Back home, Abi lies in bed all day, sulks around the house, and grates on her mother’s nerves. Margaret Colin, who plays Mrs. Brooks, doesn’t put much stock into sports as a means for a long career. She’s overly judgmental at times, but her understanding nature keeps her from throwing out Abi for good. Margaret Colin steals her scenes whenever she’s allowed to flaunt her indignation of Abi’s new mess of a life, but when the script demands her to course-correct her motherly habits, Colin loses her prickly charm. Part of the problem with Backwards is the way it introduces its characters as free-thinking, independent personalities, only to ditch their established ways near the end to conform to the script’s thematic purpose: love before career, youth before seniority. That’s all fine and good if you want to uphold boring traditional values and cliché narrative arcs, but I expected something a bit more unique and transformative in Backwards, and I was disappointed to find that wasn’t the case.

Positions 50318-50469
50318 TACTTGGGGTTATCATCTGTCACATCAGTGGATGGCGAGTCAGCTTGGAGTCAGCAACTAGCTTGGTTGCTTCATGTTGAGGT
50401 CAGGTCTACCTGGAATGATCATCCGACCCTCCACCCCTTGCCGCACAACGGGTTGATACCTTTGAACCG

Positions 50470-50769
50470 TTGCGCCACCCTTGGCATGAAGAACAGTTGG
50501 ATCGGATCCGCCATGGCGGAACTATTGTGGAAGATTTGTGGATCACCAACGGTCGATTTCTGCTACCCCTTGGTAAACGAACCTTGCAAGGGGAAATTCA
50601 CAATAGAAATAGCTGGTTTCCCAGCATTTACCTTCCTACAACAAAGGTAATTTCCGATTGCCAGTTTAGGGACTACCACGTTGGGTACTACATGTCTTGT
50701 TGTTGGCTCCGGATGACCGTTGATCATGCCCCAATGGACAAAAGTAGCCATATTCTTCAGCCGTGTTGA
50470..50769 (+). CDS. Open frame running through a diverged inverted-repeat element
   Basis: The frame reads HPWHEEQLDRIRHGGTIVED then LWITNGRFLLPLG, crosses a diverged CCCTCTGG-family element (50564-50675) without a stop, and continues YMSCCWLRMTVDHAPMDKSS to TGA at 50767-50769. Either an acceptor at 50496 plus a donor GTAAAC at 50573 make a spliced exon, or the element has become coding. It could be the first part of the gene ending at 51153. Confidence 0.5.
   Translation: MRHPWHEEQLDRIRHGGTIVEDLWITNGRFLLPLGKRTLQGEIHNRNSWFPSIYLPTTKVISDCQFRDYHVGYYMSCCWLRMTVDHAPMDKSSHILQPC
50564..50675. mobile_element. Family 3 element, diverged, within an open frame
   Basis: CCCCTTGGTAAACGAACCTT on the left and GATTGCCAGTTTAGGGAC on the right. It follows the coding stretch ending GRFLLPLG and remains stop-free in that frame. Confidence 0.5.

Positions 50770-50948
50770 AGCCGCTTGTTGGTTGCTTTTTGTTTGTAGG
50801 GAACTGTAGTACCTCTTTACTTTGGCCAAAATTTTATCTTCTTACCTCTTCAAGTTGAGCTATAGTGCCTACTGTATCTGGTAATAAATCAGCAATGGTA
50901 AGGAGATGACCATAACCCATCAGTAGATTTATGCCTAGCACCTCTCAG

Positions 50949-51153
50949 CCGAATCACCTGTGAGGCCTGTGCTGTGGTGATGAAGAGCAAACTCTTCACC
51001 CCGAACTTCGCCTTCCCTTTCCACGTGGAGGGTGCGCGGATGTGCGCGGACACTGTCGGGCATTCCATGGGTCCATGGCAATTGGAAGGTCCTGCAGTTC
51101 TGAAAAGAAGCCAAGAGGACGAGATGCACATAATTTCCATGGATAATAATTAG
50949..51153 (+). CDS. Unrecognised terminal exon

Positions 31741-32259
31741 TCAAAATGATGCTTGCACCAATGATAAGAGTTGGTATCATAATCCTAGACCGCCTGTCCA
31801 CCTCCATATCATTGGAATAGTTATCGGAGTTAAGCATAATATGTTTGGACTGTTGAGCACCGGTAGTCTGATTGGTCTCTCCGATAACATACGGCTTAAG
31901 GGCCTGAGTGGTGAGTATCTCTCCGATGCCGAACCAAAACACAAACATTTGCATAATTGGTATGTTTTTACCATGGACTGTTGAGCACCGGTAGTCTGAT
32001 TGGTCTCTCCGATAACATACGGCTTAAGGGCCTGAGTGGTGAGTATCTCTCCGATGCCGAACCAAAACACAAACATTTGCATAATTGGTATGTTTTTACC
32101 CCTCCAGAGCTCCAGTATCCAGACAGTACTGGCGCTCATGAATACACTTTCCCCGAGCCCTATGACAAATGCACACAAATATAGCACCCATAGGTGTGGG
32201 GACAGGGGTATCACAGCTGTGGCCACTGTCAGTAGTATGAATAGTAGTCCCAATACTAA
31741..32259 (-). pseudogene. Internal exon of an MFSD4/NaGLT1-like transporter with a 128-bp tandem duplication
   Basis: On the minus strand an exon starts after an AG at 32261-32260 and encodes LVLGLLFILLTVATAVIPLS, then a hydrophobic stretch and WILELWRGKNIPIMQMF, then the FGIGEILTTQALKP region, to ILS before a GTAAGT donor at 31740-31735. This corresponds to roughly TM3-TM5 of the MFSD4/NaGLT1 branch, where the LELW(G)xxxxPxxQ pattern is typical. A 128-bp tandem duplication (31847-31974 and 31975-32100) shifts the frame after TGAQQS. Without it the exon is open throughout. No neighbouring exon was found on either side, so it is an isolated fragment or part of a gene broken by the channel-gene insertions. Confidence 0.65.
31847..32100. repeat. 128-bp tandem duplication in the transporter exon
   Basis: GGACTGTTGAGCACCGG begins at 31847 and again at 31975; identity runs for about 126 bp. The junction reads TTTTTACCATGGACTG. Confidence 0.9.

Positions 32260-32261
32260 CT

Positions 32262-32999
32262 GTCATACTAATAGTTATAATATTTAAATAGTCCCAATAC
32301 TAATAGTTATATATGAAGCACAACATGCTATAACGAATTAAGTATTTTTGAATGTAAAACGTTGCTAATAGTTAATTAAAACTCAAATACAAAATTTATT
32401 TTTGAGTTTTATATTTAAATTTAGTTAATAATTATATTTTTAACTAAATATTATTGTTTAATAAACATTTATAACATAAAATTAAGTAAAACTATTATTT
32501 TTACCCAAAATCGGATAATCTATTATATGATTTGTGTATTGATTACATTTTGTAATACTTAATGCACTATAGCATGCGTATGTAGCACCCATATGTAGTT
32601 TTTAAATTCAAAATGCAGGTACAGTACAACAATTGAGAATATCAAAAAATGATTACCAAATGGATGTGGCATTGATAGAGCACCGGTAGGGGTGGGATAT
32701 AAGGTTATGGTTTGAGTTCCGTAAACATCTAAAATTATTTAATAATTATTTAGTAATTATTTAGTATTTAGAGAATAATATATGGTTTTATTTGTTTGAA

James Van Der Beek plays an athletic director at a local high school in Abi’s hometown, and at one time in Abi’s past the two were a happy couple. Things change, but both Megan Thomas’s script and Abi cannot seem to understand that, and so the push for a romantic reunion is all but inevitable. I will admit, the romantic in me loved the scene of the two dancing together while chaperoning a prom. It was great in that 80’s nostalgia type of way, where you’re able to dig back into your feelings from your teenage years by surrounding yourself with that same age group. Sarah Megan Thomas and James Van Der Beek exuded very real chemistry together, so although I felt frustrated with the predictability of this relationship, Van Der Beek and Thomas sold the pair’s compatibility.